LICA FERSEFONE / THE FACES OF PERSEPHONA
2 scenes for full orchestra
- (18.104.22.168. / 22.214.171.124. / 1 timp. / 1 marimba / piatti / celesta / 126.96.36.199.6)
- I U Hadu: Zima / In the Hades: Winter
II Na Zemlji: Leto / On the Earth: Summer
RTS (Radio Television Serbia) Symphonic Orchestra
The music of the Balkans is well known for the presence of its complex rhythms which always were a huge inspiration for me as a composer. In the following example (ex.68) from the orchestra composition “The Faces of Persephone” I used the meter of 7/8 with the aim to musically describe Persephone, the daughter of Zeus and Demeter.
Persephone was the queen of the underworld and married to Hades, the god of the underworld. She is associated with spring and the fertility of vegetation. There were two reasons for choosing the meter 7/8. On one hand, I wanted to create an unexpected mixture of traditions, i.e. to use the metrical elements of the old Serbian folk music tradition to represent the character from the Greek mythology. The 7/8 meter was a good choice to make a contrast between the world (isochrony) and the underworld (non isochrony) where Persephone withdraws after harvest, but also to musically portray the old agrarian cults of agricultural communities, on the other hand.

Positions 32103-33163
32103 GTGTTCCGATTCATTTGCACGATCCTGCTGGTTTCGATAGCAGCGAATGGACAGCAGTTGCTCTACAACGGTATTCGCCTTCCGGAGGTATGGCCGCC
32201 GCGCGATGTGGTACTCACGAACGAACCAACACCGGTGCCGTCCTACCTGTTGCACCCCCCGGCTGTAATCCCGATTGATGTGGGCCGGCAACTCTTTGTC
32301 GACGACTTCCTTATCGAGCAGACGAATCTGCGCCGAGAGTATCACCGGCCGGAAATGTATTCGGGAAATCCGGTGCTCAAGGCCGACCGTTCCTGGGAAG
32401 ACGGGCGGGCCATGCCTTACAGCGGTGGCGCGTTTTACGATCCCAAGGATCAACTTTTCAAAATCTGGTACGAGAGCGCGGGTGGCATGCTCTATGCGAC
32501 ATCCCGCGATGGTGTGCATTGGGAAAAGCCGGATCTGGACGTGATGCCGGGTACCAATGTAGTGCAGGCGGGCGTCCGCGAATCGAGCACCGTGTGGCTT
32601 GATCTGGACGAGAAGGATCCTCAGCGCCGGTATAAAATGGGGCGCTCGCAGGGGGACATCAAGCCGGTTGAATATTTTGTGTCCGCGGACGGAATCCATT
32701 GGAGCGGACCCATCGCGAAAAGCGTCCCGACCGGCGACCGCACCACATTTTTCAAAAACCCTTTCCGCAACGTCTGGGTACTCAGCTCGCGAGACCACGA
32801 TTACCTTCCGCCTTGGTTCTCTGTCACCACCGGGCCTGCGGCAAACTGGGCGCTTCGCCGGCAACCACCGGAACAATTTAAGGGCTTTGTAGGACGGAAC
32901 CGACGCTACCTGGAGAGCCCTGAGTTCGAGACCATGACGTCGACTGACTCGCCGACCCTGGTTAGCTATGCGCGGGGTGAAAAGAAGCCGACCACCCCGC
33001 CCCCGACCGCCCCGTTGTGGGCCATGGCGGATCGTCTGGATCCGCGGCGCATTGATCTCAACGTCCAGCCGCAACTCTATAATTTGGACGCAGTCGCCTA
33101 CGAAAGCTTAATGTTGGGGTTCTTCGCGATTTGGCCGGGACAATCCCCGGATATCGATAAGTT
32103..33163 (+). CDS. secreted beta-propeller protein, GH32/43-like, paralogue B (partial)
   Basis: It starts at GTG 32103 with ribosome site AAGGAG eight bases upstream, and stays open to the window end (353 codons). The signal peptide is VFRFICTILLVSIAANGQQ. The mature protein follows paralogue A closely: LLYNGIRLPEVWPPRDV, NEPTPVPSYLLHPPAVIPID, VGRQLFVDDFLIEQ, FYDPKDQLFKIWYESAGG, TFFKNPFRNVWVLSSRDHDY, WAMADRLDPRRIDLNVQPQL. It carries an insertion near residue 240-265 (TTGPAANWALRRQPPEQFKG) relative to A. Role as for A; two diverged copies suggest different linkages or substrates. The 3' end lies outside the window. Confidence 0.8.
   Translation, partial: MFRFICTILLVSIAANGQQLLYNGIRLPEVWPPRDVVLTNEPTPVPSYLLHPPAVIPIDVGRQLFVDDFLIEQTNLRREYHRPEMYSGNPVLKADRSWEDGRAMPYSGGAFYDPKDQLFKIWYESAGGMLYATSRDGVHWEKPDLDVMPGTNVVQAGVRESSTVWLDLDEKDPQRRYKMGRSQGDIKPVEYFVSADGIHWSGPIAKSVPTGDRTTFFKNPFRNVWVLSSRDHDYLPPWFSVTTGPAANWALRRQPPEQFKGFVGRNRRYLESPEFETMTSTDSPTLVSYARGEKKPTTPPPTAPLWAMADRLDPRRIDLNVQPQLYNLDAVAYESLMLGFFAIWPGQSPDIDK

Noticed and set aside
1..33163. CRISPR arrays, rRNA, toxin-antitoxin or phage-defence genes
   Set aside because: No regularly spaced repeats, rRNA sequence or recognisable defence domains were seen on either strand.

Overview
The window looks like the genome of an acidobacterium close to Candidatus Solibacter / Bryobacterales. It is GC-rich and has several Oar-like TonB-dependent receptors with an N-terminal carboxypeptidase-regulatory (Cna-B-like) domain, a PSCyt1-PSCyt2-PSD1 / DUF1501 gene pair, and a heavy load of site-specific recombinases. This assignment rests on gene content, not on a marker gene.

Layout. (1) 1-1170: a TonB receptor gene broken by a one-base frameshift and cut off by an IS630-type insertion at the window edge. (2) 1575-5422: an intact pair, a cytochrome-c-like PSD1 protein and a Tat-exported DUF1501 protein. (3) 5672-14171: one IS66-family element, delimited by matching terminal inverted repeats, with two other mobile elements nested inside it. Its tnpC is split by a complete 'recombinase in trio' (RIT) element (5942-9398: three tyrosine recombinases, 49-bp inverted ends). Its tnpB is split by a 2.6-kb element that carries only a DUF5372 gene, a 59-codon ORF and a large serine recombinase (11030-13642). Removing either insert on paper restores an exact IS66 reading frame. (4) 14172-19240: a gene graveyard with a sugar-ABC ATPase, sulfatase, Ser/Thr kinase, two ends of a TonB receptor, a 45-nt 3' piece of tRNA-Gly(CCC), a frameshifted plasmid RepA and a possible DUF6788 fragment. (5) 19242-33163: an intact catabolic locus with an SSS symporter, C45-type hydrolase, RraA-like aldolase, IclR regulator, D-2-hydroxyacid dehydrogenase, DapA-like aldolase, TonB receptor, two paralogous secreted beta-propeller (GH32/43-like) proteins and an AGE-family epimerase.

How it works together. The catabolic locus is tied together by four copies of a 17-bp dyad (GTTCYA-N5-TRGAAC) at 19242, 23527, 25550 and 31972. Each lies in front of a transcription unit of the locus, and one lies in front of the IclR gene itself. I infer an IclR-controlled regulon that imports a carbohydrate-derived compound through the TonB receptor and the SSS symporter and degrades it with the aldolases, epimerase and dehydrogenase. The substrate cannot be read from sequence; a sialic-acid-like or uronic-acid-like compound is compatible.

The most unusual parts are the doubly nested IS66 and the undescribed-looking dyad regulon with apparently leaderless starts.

In Greek mythology, Persephone is the daughter of Zeus and the harvest goddess Demeter, and is the queen of the underworld. Homer describes her as the formidable, venerable majestic princess of the underworld, who carries into effect the curses of men upon the souls of the dead. Persephone was married to Hades, the god-king of the underworld. The myth of her abduction represents her function as the personification of vegetation, which shoots forth in spring and withdraws into the earth after harvest; hence, she is also associated with spring as well as the fertility of vegetation. Persephone as a vegetation goddess and her mother Demeter were the central figures of the Eleusinian mysteries that predated the Olympian pantheon and promised the initiated a more enjoyable prospect after death. Persephone is further said to have become by Zeus the mother of Dionysus, Iacchus, or Zagreus, usually in orphic tradition.
The origins of her cult are uncertain, but it was based on very old agrarian cults of agricultural communities. Persephone was commonly worshipped along with Demeter and with the same mysteries. To her alone were dedicated the mysteries celebrated at Athens in the month of Anthesterion. In Classical Greek art, Persephone is invariably portrayed robed, often carrying a sheaf of grain. She may appear as a mystical divinity with a sceptre and a little box, but she was mostly represented in the process of being carried off by Hades.